Radiation for Lesions

In discussions with my physician regarding the lesions in my bones (in one case leading to rib fracture) we surveyed treatment possibilities. I was expecting to be referred for beam radiation since that was the treatment of choice for me on three prior occasions. Radiation is primarily for pain control rather than combating the cancer. I’ve had three instances of 14 day treatment plans in order to gain relief from pain at the top and bottom of my spine and in my pelvic region.

However, this time my physician suggested looking into an IV radiation method using either Samarium or Strontium. He favored Samarium and so the majority of this post concerns therapy with Quadramet, the brand name for Samarium.  Both are treated by the body similarly to calcium and are attracted to areas of enhanced cellular activity. In other words, there is a natural tendency for the body to direct the radioactive particles to damaged areas. The compound emits both medium energy beta particles and gamma photons which kill adjacent cells in much the same fashion as external beam radiation methodologies. The half life of the radioactive component is measured in hours and unabsorbed materials are excreted through urinary function. The treatment is suggested in cases where external beam activity stands a strong chance of affecting nearby tissue or material. Again, in my case, the lesion is so close to the lung that external beam technologies would likely burn portions of the lung. While this is not a great issue for those with healthy lungs, it is for people like me who have suffered significant loss of lung function (asthma, COPD, etc).

The treatment can have strong collateral effect on bone marrow which in turn reduces white cell production, in turn reducing immune system effectiveness. As with chemotherapies, patients are vulnerable to collateral infection and so blood testing of the patient in treatment is suggested on a daily basis. Unlike external beam radiation, Samarium treatment has shown no propensity to spawn new cancers, however it does produce certain side effects which, in varying percentages, can produce adverse events. These are reported by the FDA as:

Adverse events were evaluated in a total of 580 patients who received Quadramet® in clinical trials. Of the 580 patients, there were 472 men and 108 women with a mean age of 66 (range 20 to 87).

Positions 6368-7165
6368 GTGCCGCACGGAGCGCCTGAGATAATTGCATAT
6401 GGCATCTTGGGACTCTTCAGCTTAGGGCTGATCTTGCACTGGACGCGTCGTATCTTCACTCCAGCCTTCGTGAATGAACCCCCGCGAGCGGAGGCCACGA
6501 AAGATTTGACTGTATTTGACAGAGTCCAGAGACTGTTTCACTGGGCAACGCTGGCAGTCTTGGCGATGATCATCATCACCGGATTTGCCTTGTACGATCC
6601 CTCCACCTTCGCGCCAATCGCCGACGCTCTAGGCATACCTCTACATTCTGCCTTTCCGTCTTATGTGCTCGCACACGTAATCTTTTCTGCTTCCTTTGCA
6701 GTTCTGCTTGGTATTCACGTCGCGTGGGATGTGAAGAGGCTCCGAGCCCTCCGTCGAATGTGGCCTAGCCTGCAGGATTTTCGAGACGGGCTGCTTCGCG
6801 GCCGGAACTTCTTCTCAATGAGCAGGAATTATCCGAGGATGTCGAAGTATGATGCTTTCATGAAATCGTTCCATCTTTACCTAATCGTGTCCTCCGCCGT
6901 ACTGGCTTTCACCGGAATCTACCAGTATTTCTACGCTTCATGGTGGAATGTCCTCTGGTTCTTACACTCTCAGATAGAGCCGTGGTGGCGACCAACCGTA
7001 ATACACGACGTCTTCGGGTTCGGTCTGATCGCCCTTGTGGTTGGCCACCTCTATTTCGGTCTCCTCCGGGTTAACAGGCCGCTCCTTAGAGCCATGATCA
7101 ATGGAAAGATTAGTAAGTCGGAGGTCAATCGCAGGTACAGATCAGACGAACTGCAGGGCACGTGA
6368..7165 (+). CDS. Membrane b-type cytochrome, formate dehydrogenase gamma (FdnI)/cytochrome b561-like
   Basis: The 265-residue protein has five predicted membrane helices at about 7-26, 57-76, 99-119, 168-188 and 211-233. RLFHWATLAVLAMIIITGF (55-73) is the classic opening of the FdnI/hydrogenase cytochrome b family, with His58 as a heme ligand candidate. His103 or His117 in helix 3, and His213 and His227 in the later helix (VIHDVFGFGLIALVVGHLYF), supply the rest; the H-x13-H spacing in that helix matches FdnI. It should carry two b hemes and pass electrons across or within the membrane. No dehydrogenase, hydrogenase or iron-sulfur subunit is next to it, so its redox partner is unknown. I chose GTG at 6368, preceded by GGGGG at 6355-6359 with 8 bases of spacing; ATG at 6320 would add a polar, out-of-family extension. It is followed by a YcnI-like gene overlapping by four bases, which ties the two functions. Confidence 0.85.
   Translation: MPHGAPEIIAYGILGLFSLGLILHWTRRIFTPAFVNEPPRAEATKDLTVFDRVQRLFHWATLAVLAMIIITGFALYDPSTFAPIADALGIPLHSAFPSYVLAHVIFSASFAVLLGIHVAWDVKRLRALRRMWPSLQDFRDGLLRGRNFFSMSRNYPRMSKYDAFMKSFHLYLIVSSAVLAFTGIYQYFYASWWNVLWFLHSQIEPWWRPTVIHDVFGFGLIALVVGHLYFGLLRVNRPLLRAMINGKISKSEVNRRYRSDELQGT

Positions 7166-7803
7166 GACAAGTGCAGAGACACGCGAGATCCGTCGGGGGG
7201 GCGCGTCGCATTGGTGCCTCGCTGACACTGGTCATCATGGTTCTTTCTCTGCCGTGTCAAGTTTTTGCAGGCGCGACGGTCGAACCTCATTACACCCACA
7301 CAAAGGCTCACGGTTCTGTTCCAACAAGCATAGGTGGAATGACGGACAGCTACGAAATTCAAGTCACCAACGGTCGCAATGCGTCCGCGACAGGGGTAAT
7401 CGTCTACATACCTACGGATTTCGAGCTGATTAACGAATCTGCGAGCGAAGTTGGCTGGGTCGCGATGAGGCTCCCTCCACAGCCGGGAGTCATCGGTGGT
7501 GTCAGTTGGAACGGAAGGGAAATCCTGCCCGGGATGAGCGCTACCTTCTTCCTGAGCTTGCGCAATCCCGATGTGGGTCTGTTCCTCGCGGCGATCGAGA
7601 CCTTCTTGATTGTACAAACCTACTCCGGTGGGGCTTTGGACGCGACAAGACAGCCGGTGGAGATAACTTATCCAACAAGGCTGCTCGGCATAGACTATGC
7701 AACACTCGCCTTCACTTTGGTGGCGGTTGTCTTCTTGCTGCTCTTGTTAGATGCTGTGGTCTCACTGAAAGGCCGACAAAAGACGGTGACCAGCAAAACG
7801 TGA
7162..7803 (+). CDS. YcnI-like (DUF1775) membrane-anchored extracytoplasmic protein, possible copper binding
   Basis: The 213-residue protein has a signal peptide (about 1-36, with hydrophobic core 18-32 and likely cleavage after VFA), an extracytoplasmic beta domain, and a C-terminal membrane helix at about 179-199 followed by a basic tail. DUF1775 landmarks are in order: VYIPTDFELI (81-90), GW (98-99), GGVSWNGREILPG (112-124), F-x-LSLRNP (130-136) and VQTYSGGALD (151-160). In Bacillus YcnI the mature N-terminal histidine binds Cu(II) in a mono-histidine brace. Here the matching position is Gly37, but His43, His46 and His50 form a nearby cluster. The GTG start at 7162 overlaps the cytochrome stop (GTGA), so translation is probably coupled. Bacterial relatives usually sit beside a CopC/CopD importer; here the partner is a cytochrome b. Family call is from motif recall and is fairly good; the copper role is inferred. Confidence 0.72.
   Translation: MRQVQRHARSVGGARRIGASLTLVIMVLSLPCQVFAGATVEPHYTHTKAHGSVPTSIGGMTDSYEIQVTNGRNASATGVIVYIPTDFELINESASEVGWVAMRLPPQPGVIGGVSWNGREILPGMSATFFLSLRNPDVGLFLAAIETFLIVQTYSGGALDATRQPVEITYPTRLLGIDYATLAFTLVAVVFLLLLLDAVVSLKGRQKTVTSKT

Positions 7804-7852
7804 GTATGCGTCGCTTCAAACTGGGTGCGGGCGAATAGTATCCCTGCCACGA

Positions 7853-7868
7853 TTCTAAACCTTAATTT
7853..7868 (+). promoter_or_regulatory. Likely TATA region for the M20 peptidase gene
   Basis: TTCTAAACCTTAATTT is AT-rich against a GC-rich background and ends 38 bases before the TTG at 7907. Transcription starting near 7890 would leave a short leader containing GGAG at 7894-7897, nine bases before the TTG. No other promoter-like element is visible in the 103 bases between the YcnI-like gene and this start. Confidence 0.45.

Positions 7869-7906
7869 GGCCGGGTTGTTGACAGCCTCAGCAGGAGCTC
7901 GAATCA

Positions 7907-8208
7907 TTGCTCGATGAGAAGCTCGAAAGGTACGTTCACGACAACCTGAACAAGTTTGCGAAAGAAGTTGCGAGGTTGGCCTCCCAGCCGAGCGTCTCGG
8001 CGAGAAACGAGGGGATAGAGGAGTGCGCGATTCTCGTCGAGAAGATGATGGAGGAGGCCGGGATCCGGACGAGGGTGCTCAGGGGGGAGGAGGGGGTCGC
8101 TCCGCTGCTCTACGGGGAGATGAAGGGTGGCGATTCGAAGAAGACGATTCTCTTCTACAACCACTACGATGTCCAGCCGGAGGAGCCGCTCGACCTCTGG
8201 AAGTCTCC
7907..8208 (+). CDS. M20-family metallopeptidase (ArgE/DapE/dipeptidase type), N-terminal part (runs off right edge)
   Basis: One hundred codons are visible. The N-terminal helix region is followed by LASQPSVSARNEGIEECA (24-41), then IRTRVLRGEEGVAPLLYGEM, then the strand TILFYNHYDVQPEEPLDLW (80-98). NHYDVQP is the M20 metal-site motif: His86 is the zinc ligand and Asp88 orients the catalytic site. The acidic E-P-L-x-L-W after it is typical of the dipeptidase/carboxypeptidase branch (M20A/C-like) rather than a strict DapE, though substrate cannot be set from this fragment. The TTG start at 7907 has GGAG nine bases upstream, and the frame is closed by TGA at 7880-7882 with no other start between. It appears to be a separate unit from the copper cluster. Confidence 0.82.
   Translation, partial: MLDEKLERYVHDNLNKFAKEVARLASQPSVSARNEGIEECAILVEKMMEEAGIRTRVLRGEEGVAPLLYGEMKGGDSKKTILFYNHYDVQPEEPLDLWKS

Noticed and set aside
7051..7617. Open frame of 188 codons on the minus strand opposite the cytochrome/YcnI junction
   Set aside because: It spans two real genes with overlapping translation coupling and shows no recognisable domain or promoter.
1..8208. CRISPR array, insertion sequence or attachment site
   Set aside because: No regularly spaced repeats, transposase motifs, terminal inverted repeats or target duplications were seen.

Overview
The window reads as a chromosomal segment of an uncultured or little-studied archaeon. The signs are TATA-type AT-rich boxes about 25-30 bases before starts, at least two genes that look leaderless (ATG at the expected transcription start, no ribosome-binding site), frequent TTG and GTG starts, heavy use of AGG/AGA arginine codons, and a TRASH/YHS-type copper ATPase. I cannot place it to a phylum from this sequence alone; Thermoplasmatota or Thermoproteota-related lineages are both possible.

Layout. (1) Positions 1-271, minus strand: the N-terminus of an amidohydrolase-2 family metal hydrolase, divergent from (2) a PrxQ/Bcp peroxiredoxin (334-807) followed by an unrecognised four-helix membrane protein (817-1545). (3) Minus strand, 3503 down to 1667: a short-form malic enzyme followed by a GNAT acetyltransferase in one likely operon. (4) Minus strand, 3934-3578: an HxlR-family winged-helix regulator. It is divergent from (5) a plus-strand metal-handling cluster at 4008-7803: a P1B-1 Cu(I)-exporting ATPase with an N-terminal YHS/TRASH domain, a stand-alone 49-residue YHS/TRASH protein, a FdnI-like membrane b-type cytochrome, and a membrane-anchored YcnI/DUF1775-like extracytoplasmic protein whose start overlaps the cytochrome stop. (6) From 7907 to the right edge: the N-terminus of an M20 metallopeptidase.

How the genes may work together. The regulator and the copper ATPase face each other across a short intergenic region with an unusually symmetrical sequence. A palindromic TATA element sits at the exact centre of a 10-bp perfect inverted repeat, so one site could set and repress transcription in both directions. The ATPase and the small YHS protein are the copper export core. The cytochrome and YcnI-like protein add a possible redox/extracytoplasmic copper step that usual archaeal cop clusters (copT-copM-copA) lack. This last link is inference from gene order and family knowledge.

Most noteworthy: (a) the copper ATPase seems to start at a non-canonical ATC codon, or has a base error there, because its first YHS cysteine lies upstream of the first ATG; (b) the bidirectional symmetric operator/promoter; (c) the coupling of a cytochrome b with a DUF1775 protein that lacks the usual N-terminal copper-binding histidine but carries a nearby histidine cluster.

Of these patients, 472 (81%) had at least one adverse event. In a subgroup of 399 patients who received Quadramet® 1.0 mCi/kg, there were 23 deaths and 46 serious adverse events. The deaths occurred an average of 67 days (9 to 130) after Quadramet®. Serious events occurred an average of 46 days (1 – 118) after Quadramet®. Although most of the patient deaths and serious adverse events appear to be related to the underlying disease, the relationship of end stage disease, marrow invasion by cancer cells, previous myelotoxic treatment and Quadramet® toxicity can not be easily distinguished. In clinical studies, two patients with rapidly progressive prostate cancer developed thrombocytopenia and died 4 weeks after receiving Quadramet®. One of the patients showed evidence of disseminated intravascular coagulation (DIC); the other patient experienced a fatal cerebrovascular accident, with a suspicion of DIC. The relationship of the DIC to the bone marrow suppressive effect of Samarium is not known. Marrow toxicity occurred in 277 (48%) patients

Treatment is intravenous and is administered over a period of 60 seconds and is followed by a saline flush. Patients are encouraged to drink two cups of water at the time of injection and encouraged to push fluids and urinate as often as reasonable following treatment to reduce radiation exposure to the bladder. Treatment with Samarium and Strontium are very similar in their natures.

The treatment is interesting and frankly, I hadn’t heard of it before my hematologist suggested it. I thought I’d pass along what I’d learned about it since bone damage is so common to those of us who suffer from Multiple Myeloma.